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Demand factors that influence financial inclusion in Mexico: analysis of the barriers based on the ENIF survey

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  • Carmen Hoyo
  • Ximena Pena
  • David Tuesta

Abstract

In Mexico 62% of adults between the ages of 18 and 70 do not have formal savings or credit products, even though 97% of adults have access to them through different channels. The difference between the supply and the effective use of the financial system means the existence of demand barriers that have not been explored fully so far. Thanks to the interest of the Mexican government in measuring and evaluating financial inclusion from the point of view of supply and demand, the first National Financial Inclusion Survey (Encuesta Nacional de Inclusión Financiera, ENIF) was applied in 2012 in Mexico. It has become a model in Latin America for the study of demand for financial services. Using ENIF data, and a probit model, we have analyzed the socioeconomic factors that from the point of view of individual demand, influence the decision of whether or not to use formal saving or credit financial services in Mexico. According to our analysis, the insufficiency or variability of income and self-exclusion are the most important barriers in the Mexican market. They are influenced by three types of factors: 1) variables that denote individual vulnerability, such as income level, gender, education and occupation; 2) geographical variables with respect to the size of the community in which the individual lives (towns with a population of less than 15,000 or more than 15,000; and 3) variables that appear related to a preference for the informal financial market, such as the capacity to respond to exogenous shocks and belonging to households with a capacity to save.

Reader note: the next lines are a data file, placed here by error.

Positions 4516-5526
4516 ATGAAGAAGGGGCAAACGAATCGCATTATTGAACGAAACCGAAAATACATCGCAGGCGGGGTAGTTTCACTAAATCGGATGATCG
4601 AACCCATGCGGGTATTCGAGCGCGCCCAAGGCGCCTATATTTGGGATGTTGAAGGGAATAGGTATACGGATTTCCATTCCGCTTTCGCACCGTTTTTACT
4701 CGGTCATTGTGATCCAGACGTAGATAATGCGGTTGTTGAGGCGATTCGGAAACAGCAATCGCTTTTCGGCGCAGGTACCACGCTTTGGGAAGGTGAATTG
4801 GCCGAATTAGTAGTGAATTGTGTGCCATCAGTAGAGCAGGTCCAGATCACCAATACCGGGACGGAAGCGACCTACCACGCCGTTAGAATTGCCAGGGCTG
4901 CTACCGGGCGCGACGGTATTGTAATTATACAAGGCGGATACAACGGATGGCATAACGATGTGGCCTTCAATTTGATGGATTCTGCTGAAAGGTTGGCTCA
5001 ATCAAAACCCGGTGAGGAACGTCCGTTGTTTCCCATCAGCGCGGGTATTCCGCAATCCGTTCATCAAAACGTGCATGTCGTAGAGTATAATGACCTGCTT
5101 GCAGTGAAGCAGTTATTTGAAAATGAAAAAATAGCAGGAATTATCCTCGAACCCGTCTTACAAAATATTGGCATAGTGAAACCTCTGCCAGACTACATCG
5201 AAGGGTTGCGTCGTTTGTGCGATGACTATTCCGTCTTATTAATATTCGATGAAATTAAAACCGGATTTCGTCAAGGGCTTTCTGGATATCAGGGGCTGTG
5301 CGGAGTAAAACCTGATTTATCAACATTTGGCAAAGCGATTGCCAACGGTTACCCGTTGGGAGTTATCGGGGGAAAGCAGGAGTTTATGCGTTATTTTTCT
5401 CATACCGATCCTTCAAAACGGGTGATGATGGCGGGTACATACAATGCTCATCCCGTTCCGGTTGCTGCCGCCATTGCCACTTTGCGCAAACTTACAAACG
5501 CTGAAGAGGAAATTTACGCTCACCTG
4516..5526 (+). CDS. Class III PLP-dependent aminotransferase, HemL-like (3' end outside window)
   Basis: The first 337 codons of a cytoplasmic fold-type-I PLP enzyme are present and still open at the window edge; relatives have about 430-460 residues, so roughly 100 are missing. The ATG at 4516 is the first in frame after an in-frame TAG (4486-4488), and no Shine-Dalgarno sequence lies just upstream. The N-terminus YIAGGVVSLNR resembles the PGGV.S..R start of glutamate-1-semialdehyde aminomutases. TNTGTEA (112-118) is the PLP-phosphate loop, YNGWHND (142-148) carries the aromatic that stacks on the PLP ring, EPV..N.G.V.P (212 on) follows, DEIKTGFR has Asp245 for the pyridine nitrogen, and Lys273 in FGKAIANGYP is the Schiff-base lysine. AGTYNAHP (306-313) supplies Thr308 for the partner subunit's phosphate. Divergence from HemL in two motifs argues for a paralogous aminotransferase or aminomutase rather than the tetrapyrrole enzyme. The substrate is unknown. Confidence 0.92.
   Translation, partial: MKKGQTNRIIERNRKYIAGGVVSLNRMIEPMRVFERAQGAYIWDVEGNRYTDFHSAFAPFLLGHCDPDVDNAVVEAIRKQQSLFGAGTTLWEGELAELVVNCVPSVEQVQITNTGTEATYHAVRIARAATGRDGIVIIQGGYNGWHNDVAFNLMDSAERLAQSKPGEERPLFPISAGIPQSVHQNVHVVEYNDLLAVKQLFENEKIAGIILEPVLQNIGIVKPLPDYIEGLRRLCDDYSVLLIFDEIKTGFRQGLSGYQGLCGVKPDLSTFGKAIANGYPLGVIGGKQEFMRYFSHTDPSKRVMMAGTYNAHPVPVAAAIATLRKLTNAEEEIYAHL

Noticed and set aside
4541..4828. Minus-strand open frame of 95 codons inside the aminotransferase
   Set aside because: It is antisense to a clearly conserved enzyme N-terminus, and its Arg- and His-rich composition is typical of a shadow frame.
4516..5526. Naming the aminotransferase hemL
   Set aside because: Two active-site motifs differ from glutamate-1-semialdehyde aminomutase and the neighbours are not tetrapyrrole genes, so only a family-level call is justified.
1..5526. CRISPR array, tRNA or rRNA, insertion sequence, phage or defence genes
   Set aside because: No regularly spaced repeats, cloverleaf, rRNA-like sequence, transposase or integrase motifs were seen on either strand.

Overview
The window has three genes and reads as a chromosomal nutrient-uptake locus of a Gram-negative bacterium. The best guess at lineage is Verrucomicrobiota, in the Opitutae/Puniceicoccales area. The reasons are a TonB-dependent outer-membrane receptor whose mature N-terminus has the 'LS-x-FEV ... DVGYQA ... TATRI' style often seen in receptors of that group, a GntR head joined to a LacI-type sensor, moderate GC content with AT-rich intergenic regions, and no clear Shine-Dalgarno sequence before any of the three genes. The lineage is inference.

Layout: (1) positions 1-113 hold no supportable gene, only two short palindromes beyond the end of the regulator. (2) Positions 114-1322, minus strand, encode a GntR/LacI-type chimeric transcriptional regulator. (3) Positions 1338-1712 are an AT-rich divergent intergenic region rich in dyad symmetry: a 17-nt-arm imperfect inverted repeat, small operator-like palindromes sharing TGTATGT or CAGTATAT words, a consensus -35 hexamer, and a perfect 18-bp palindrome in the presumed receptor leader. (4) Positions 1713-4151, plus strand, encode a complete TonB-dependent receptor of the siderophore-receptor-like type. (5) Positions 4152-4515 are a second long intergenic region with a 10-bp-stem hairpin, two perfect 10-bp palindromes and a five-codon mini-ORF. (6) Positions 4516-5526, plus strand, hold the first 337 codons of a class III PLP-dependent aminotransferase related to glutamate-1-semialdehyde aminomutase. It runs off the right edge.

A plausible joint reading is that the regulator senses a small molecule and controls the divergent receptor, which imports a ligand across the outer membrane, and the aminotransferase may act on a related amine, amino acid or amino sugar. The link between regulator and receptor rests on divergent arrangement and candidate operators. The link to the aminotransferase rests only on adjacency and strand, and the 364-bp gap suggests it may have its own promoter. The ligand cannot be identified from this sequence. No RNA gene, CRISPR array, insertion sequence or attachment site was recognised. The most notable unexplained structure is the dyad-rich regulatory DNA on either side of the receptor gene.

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Bibliographic Info

Paper provided by BBVA Bank, Economic Research Department in its series Working Papers with number 1337.

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Length: 19 pages
Date of creation: Dec 2013
Date of revision:
Handle: RePEc:bbv:wpaper:1337

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Keywords: Financial Inclusion; financial institutions; barriers; personal finance;

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  1. Claessens, Stijn, 2005. "Access to financial services: a review of the issues and public policy objectives," Policy Research Working Paper Series 3589, The World Bank.
  2. Anzoategui, Diego & Demirguc-Kunt, Asli & Peria, Maria Soledad Martinez, 2011. "Remittances and financial inclusion : evidence from El Salvador," Policy Research Working Paper Series 5839, The World Bank.
  3. Pascaline Dupas & Jonathan Robinson, 2013. "Savings Constraints and Microenterprise Development: Evidence from a Field Experiment in Kenya," American Economic Journal: Applied Economics, American Economic Association, vol. 5(1), pages 163-92, January.
  4. Dean Karlan & Aishwarya Lakshmi Ratan & Jonathan Zinman, 2013. "Savings by and for the Poor: A Research Review and Agenda," Working Papers 1027, Economic Growth Center, Yale University.
  5. Johnson, Susan, 2004. "Gender Norms in Financial Markets: Evidence from Kenya," World Development, Elsevier, vol. 32(8), pages 1355-1374, August.
  6. Thorsten Beck & Asli Demirgüç-Kunt, 2008. "Access to Finance: An Unfinished Agenda," World Bank Economic Review, World Bank Group, vol. 22(3), pages 383-396, November.
  7. Stiglitz, Joseph E & Weiss, Andrew, 1981. "Credit Rationing in Markets with Imperfect Information," American Economic Review, American Economic Association, vol. 71(3), pages 393-410, June.
  8. repec:idb:brikps:8430 is not listed on IDEAS
  9. Mark M. Pitt & Shahidur R. Khandker, 1998. "The Impact of Group-Based Credit Programs on Poor Households in Bangladesh: Does the Gender of Participants Matter?," Journal of Political Economy, University of Chicago Press, vol. 106(5), pages 958-996, October.
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